4. Start Tor. Once you've connected to Tor's network, navigate to the Dashboard tab in the bolehvpn client. Under Connect using, there's a drop-down menu. Select either FullyRouted-TCP or xCloakRouted-TCP from among the options shown.

5. Click the green Connect button to establish your VPN via Tor connection.

A VPN via Tor connection has been created with bolehvpn.

The provider notes that the speeds for such connections are rather slow. Should you be looking for an alternative to bolevpn, it's worth taking a look at AirVPN.

Comparison — Which Method Is Better?

Both methods enhance your security online, with little difference in terms of connection speed. Ultimately, it's up to you to decide who you prefer to trust with your true IP address—your VPN (Tor via VPN) or your ISP (VPN via Tor).

At EXPERTE.com, we recommend Tor via VPN because it works with any VPN provider and is very simple to use. In this scenario, your ISP won't be able to detect that you're using Tor, and the exit node of Tor's network is encrypted, offering additional protection.

VPN and Tor — A Match Made in Heaven?

Both VPNs and Tor offer powerful ways to enhance your security online. By combining the two, your data is afforded even greater protection. However, this extra layer of digital defense comes at the cost of your connection speed, potentially taking the joy out of streaming, file sharing, and even downloading.

If you're already a Tor user, spend a lot of time on the darknet, and don't care about bandwidth, you might want to consider the extra protection afforded by a good and reputable VPN provider. This will ensure that all of your Internet traffic is guarded as opposed to just your surfing behavior.

If you're particularly exposed to risks, for instance, as a regime critic, human rights activist, blogger, whistleblower, or journalist, then combining a VPN with Tor is highly recommended. This also applies to countries where Tor use is prohibited, such as Turkey or China.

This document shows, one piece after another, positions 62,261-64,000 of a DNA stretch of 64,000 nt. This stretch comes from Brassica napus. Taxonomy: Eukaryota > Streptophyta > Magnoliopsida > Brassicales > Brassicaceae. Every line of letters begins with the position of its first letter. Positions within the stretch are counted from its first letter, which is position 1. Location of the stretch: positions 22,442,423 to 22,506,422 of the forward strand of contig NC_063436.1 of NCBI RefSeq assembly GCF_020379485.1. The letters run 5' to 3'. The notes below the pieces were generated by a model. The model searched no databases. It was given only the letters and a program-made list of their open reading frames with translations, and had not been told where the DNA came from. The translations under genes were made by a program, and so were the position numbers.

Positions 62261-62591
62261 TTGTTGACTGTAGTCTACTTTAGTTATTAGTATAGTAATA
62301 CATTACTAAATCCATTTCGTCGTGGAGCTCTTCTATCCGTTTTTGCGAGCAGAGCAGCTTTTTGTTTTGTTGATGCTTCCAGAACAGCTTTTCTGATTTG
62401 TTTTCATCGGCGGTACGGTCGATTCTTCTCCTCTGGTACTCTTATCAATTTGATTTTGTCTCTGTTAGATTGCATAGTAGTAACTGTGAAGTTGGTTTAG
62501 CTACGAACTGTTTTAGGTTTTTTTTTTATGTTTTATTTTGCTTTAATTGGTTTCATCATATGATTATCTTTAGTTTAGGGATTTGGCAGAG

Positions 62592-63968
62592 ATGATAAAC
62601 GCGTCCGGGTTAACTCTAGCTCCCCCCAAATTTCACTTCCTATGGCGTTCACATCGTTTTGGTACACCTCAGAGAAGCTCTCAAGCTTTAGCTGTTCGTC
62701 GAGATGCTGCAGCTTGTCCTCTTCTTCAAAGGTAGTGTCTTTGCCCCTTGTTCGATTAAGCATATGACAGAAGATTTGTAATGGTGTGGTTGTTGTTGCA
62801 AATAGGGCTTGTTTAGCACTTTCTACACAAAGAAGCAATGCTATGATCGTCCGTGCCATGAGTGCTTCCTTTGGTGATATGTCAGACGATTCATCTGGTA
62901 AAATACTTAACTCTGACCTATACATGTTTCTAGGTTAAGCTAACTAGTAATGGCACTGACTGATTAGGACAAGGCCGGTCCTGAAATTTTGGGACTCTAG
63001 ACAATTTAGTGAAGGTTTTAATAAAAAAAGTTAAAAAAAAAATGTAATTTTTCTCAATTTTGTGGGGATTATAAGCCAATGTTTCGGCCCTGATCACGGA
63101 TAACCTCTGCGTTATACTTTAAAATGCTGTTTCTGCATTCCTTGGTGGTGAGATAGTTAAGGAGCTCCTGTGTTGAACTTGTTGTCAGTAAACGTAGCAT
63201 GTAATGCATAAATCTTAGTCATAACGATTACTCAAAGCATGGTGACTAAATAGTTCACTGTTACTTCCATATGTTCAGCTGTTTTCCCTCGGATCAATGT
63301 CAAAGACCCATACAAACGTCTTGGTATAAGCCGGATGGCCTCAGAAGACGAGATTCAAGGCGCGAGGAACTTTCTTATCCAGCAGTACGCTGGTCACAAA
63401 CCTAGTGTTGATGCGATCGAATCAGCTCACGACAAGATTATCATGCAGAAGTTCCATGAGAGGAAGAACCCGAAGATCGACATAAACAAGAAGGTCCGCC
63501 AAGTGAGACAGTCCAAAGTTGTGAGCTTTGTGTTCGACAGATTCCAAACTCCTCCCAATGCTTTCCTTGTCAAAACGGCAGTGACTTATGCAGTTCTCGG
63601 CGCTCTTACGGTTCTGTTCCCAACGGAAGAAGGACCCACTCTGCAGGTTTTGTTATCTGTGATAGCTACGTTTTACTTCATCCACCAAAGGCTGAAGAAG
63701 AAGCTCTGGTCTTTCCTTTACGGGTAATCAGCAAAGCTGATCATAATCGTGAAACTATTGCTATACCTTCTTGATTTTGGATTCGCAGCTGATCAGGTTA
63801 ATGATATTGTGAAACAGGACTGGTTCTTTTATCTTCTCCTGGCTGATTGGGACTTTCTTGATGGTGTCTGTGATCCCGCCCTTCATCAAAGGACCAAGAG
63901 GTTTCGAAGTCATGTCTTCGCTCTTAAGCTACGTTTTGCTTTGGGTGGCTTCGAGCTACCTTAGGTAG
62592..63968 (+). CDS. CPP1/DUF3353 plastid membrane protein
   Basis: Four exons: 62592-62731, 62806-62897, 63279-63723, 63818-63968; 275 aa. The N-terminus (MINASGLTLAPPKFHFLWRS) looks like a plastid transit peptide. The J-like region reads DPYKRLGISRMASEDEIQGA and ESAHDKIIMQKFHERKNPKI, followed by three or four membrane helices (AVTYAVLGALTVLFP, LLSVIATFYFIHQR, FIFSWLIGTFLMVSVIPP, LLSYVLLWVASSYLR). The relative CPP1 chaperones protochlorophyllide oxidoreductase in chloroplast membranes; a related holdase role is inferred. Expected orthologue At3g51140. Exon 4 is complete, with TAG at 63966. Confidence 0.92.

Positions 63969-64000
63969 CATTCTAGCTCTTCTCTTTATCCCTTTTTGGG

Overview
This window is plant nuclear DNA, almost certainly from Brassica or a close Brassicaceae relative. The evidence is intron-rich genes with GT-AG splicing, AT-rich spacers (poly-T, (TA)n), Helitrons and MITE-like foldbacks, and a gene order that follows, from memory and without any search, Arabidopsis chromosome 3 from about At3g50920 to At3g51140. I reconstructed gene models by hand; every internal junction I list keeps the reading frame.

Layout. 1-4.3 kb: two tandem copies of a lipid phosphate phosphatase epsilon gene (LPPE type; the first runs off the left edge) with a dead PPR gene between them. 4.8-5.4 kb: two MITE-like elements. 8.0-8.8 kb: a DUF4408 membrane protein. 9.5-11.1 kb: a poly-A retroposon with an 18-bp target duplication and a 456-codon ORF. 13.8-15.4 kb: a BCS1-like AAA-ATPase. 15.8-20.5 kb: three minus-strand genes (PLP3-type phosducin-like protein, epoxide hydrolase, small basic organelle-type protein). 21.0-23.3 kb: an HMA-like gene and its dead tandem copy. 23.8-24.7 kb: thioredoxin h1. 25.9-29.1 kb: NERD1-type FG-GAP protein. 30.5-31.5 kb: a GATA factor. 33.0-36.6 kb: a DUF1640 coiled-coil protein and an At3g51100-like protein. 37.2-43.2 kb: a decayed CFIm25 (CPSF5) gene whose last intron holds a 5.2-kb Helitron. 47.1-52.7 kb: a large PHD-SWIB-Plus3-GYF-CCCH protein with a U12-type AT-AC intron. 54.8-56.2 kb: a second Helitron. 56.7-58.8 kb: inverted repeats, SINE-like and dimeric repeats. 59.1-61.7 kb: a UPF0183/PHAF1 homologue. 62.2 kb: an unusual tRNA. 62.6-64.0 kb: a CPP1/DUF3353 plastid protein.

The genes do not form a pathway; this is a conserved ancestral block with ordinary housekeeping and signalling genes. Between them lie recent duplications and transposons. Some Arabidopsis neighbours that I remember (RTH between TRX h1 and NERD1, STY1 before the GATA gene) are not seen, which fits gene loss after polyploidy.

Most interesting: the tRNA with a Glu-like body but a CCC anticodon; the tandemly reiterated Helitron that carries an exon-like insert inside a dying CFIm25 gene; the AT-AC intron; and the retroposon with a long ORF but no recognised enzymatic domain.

However, if you have less at stake and only use the Internet for "normal" purposes, a reputable VPN will typically be more than enough. In our comprehensive EXPERTE.com VPN review, we compared 22 of the most popular services. NordVPN emerged on top thanks to its impressively high speeds, serious security, and an app packed with a number of great features.

Best Overall 2023
(856,903 )
NordVPN is our number one VPN because it combines speed, ease-of-use, and functionality in a slick package that's also pretty affordable.
5,500+ servers, 60 countries
excellent performance
no logs
6 devices simultaneously
affordable 2-year package
Data Volume
Contract Period
1 - 24 months
NordVPN 2-year plan
monthly price
Visit Website*
30 days money-back guarantee


If you're particularly security minded, combining Tor's network with a VPN connection can provide even more protection from hackers and other prying eyes. We recommend Tor via VPN, which works with any VPN provider. Our EXPERTE.com VPN comparison can help you choose which service best suits your needs.

It's important to be aware of the disadvantages inherent in using both VPN and Tor together; your connection speed will suffer, and even the best security solution has vulnerabilities. For example, the VPN service you've subscribed to could misuse your data or fall victim to hacking.

It's unlikely that a perfect digital security system will ever be developed. For that reason, it's essential to always exercise a healthy degree of caution online. To learn more about other useful IT security tools which help to reduce risk, be sure to check out our guides on EXPERTE.com.

* Ad disclaimer: For links marked with an asterisk, EXPERTE.com may earn a commission from the provider. The commission has no influence on our editorial rating.
André Bartsch is a certified technical writer. He has worked in IT for 12 years in the areas of speech recognition and business process software. Since 2020, he has been self-employed as an author, copywriter and editor. His focus is on software, internet and online marketing.